While this book provides an interesting window through which to consider differences between East and West, taken as a whole it provides a strong impression of how each national tradition can be seen as unique and independent, with its own mix of historical connections to neighbouring nations within the regions. In her chapter, Icelandic music educationist Helga Rut Guðmundsdóttirsuggests that traditional music education in Iceland has rather more in common with Baltic educational programs than with other Nordic ones. In Estonia, Sepp, Läänemets and Kiilu conclude:
We are in a curious position between the Nordic and the Baltic countries: geographically and historically we share a lot with other Baltic countries, yet culturally and educationally we also have a lot in common with Germany and Scandinavia, especially with Finland, as we share a lot in language and music (we even have the same melody for both of our national anthems!).
Indeed, bridging differences between the founding Nordic countries was perhaps in some instances as significant as adapting to a wider organisation that now includes the former Soviet states (the Baltics were latecomers to the NNME, joining Iceland, Norway, Sweden, Finland and Denmark in 2008). Politics, geography, and not least the region’s different languages have contributed to the isolation of national music education research and practice. The decision taken by the NNME in 2005 to adopt English rather than Scandinavian languages as its main language for communication and events has in this regard proven to be a difficult but ultimately rewarding one. It allowed the Nordic meetings to evolve from being a ‘linguistic stew that was hard to digest’ in Guðmundsdóttir’s formulation, leaving Finnish and Icelandic participants at a disadvantage, to being a level playing field that now provides students with useful training in academia’s lingua franca. On a lighter note, Guðmundsdóttir relates a hilarious instance of clashing Swedish and Norwegian national sensibilities, where a Norwegian Master student, fed up after a long afternoon of back-to-back sessions planned without coffee breaks by his ambitious Swedish NNME conference hosts, spontaneously stands up in the middle of the lecture hall, loudly announcing, ‘Jammen nå må jeg ha pause altså!’, prompting an exodus of relieved Finns and Danes to follow after him to the cafeteria.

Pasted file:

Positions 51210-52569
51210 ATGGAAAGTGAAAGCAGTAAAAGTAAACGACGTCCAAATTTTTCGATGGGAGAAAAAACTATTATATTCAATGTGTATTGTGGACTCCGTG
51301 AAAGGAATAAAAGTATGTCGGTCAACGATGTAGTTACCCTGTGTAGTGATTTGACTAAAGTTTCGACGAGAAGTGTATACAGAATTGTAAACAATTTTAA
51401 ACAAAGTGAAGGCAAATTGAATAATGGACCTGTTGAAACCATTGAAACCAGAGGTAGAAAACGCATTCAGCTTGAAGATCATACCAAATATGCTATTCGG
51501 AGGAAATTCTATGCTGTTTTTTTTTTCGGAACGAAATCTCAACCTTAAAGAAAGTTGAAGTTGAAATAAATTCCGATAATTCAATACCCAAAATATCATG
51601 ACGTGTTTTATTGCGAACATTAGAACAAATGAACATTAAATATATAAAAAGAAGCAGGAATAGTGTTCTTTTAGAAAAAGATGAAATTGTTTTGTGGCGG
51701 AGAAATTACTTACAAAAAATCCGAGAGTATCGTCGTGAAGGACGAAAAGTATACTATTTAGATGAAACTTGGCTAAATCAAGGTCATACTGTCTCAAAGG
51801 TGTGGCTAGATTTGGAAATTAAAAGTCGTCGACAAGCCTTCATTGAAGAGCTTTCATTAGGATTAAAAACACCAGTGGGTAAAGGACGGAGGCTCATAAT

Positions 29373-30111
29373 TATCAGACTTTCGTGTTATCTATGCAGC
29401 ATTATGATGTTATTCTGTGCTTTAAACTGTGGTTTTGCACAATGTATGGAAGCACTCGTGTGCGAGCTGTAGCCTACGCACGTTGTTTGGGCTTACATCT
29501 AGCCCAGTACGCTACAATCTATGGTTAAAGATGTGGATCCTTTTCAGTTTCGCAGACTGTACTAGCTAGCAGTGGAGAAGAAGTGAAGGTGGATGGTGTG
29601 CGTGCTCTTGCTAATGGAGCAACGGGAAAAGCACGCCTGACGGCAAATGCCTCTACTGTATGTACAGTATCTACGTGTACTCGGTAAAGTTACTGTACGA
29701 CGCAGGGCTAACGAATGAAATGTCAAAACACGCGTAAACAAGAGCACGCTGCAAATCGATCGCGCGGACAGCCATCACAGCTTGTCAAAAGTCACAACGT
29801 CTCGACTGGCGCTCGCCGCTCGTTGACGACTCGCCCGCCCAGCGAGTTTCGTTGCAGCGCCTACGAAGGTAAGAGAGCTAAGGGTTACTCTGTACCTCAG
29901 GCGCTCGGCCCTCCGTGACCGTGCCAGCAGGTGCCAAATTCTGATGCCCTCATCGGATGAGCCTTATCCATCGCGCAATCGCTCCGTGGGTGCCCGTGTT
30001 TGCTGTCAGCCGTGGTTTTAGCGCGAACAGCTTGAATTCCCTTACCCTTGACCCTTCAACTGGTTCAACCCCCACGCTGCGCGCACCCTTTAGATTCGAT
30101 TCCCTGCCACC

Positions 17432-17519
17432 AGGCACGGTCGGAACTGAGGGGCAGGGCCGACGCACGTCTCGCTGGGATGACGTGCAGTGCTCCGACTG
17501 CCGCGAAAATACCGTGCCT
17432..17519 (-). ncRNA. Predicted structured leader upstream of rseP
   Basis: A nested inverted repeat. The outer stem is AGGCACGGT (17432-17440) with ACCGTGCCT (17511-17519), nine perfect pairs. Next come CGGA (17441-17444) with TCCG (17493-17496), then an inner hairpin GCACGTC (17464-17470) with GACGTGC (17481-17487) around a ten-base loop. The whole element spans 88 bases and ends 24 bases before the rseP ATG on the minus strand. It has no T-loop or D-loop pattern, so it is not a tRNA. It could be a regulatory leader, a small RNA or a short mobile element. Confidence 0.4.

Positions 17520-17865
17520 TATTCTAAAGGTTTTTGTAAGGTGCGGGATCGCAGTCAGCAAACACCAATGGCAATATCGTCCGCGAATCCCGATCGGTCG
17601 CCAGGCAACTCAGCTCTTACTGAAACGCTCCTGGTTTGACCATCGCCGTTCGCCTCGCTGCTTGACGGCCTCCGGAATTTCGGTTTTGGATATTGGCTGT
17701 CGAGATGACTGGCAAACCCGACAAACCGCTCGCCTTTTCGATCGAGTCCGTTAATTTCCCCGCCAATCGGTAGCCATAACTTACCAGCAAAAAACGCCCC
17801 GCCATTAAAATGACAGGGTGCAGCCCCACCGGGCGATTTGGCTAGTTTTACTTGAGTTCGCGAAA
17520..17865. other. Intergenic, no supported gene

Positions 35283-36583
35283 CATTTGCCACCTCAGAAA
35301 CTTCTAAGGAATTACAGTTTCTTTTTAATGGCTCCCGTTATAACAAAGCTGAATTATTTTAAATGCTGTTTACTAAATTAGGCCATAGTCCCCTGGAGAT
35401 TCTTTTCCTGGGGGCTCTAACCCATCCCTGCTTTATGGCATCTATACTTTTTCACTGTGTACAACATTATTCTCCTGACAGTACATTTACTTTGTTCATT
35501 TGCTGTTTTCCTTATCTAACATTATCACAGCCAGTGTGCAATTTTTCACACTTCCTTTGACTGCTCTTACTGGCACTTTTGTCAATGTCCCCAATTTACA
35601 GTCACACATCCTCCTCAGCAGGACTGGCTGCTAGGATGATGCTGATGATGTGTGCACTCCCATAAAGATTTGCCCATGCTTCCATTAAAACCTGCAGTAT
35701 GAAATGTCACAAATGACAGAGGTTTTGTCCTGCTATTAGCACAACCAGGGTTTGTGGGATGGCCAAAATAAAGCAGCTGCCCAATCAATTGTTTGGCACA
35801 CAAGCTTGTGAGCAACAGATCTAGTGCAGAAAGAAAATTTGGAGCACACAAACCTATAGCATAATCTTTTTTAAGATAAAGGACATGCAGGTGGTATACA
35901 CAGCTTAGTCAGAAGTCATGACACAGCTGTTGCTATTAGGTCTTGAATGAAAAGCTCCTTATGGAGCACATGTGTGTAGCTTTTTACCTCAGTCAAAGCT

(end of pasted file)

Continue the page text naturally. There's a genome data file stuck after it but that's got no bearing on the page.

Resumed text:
Many of the book’s contributors note the NNME’s role as a hothouse for nurturing potential doctoral students, thereby encouraging the sustainable growth of music education research in the region. For small nations, international cooperation such as NNME is a resource without which music education could not continue to develop as an academic and research-based discipline. As the Swedish music educationists Eva Sæther and Adriana di Lorenzo Tillborg note in their contribution, music education as a research field is under threat just across the Öresund in Denmark:
The current situation for music teacher education in nearby Denmark is especially a concern... Music education is a small field of research; therefore, we need each other to produce and spread research that shows the importance of music education, especially in times of migration challenges and globalization, with the increasing need for intercultural competence.
In their concluding chapter, editors Hebert and Hauge take up and discuss the above-mentioned challenges of migration and globalization and add to this list the forces of rising nationalism and a region-wide wave of institutional restructuring and consolidation as potential threats to continued international cooperation and development. As the book was published in 2019, the authors could not have anticipated the massive new challenge of lockdown and virtual conferencing that was about to become the new normal of the Covid-era workplace. It is interesting nevertheless to look at their recommendations and suggestions in light of the current crisis, as they speak to some of the difficulties that international networks like the NNME may face in the current online meeting culture. Hebert and Hauge take up several concrete examples where personal contact, perseverance, and friendships born of shared experience have been integral to the network’s continued existence and development:
It is important in a network of this kind that the leader should stay in touch with people, speak with them frequently, meet face-to-face, and also have informal contact. It does not work to rely only on formal strategies through mail. Communication and empathy are generally very important.
As colleagues across the Nordic and Baltic regions and worldwide struggle to maintain vital international networks via email, zoom, and social media, the world of music education research waits to see what forms – old or new – will eventually emerge from this difficult period of limbo and improvised work routines. Advancing music education in Northern Europe makes a strong case for the benefits of regional collaboration as a tradition to nurture and sustain through these times of crisis.